Medicare for All and the Future of America’s Health Care Workforce
As baby boomers age and the U.S. population grows, America’s health care workforce is ill-equipped to meet the health care needs of the population under the current system.
FTI Consulting’s independent economic analysis indicates that proposals to implement a Medicare for All system, specifically one that relies upon Medicare payment levels, threaten to accelerate the looming workforce crisis. The resulting effects on access to care stem not from deliberate denials of care under a new system, but instead from the diminished capacity of the health care workforce to meet the needs of the population.
Already, the U.S. is facing a health care workforce shortage that could reach 151,000 direct care workers1 and 121,300 physicians by 2030.2 While the underlying causes of projected workforce shortages are varied and complex, most are tied directly to low reimbursement rates and the resulting negative effects on wages and staffing. Particularly for rural and underserved communities, extending Medicare payment systems to a broader population could have a significant negative impact on the adequacy of the country’s health care workforce, access to care, and, ultimately, patient outcomes.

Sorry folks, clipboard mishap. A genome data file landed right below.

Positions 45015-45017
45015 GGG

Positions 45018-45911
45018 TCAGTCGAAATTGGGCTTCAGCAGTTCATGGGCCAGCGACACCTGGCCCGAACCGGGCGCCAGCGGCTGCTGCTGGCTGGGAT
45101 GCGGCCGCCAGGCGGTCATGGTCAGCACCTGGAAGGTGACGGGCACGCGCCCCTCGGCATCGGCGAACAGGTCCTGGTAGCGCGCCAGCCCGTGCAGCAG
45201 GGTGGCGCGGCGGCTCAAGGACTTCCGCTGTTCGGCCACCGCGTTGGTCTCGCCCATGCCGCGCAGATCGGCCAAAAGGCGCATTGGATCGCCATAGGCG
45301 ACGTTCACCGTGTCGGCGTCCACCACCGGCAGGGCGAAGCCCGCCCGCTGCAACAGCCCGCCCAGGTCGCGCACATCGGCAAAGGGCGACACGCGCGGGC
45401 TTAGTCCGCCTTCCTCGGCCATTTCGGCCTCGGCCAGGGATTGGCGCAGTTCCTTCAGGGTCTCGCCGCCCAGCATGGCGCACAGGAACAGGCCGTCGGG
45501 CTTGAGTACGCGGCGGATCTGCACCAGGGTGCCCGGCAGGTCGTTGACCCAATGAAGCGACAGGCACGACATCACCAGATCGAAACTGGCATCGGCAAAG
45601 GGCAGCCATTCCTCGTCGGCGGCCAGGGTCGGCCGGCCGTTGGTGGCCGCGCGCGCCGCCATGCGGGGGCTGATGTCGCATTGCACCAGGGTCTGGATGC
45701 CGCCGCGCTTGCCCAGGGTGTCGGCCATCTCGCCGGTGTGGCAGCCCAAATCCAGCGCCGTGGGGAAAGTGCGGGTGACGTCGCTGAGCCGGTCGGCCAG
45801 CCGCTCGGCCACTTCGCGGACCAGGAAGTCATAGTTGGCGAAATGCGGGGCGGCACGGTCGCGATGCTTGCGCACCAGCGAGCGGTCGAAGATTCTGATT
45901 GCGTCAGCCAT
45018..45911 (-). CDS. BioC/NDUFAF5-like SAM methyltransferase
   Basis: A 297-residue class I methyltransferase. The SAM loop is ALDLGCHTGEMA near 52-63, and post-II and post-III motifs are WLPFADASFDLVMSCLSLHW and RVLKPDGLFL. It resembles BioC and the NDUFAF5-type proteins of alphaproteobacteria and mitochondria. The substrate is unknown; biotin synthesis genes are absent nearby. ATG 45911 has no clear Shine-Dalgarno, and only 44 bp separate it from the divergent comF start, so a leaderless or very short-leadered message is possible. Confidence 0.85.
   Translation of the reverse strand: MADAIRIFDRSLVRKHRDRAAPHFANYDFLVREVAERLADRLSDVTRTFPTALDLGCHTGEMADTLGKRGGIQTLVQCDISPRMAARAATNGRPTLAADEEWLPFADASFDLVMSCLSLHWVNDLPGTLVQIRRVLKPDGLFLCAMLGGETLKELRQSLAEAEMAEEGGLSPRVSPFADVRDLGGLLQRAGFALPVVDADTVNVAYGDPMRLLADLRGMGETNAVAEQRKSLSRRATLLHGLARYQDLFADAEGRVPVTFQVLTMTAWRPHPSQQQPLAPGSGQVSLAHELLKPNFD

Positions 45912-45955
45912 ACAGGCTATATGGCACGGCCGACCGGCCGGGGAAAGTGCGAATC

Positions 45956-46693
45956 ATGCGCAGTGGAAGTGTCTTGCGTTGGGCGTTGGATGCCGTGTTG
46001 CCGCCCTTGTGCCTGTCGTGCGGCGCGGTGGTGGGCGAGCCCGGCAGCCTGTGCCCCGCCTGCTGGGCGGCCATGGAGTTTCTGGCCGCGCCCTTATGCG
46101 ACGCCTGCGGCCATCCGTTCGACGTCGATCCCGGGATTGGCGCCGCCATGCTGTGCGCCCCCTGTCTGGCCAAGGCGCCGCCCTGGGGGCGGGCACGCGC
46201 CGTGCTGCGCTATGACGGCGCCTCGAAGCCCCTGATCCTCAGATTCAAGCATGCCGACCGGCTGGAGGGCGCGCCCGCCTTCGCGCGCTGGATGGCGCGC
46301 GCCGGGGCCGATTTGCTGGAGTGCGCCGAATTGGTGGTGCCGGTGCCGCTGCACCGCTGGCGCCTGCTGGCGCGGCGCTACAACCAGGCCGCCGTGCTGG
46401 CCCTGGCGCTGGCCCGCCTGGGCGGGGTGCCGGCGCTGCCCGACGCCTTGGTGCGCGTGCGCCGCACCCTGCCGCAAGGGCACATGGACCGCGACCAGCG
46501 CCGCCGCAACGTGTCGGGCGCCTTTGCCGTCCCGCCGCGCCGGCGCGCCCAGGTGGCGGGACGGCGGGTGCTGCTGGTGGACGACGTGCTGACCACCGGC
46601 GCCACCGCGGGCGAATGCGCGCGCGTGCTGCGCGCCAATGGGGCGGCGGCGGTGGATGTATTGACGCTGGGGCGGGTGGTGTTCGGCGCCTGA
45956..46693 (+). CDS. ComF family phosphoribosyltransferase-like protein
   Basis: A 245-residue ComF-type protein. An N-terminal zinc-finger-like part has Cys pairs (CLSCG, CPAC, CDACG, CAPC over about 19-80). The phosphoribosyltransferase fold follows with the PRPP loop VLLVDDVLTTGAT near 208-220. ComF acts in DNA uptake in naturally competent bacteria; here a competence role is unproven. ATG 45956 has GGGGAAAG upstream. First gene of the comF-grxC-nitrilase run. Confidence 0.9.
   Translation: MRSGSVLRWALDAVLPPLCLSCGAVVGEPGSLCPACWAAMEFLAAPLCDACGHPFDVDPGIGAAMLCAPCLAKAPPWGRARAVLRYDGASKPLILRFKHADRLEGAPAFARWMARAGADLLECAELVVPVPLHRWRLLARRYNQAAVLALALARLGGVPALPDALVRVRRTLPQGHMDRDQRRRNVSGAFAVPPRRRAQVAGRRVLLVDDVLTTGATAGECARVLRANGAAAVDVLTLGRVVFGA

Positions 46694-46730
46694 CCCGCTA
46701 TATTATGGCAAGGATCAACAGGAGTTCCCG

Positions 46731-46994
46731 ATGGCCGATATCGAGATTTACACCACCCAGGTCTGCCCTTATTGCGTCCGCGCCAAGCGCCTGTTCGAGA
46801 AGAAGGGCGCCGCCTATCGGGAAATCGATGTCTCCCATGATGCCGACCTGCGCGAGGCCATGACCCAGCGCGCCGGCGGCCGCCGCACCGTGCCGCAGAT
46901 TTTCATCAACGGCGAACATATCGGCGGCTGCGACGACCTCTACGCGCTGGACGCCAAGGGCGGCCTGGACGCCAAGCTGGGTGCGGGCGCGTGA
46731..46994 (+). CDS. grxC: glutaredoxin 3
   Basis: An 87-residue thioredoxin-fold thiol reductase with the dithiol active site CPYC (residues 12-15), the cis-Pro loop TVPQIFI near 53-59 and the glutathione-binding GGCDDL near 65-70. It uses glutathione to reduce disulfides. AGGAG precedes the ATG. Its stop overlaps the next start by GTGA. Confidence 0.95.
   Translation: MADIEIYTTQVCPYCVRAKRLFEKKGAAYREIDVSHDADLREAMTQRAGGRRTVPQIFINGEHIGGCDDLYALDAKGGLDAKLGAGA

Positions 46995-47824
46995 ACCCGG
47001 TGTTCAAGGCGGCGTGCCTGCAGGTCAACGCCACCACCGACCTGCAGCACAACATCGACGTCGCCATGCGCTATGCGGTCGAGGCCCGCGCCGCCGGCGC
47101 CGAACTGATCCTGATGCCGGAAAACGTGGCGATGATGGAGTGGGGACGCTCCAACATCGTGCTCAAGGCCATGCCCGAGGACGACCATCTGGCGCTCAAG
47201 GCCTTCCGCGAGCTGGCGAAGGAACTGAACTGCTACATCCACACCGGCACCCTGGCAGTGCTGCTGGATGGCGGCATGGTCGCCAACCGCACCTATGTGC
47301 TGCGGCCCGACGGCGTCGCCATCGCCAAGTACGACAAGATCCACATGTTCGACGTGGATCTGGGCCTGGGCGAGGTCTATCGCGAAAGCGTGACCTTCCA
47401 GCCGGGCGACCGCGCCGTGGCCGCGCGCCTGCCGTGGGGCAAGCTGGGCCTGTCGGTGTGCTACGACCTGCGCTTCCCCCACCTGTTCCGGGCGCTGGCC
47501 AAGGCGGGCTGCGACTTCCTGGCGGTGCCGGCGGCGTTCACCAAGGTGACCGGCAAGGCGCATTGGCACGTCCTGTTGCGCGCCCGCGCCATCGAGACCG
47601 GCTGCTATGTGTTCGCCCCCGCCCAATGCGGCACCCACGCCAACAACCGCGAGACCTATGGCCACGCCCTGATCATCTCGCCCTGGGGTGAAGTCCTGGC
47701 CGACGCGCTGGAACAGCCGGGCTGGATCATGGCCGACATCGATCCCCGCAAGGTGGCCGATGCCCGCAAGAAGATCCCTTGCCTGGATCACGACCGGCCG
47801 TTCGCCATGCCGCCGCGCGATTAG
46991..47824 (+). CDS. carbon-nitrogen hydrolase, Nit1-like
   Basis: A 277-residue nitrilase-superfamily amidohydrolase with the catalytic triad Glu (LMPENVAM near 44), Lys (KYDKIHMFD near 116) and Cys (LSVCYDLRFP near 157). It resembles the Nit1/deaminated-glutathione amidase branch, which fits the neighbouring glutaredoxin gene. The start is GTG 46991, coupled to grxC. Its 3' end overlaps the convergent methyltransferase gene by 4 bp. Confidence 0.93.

1. Osterman P. Who Will Care for Us?: Long-Term Care and the Long-Term Workforce. New York, NY: Russell Sage Foundation; 2017.
2. IHS Markit ltd. The Complexities of Physician Supply and Demand: Projections from 2017 to 2032. Association of American Medical Colleges; 2019. https://www.aamc.org/system/files/c/2/31-2019_update_-_the_complexities_of_physician_supply_and_demand_-_projections_from_2017-2032.pdf. Accessed December 10, 2019.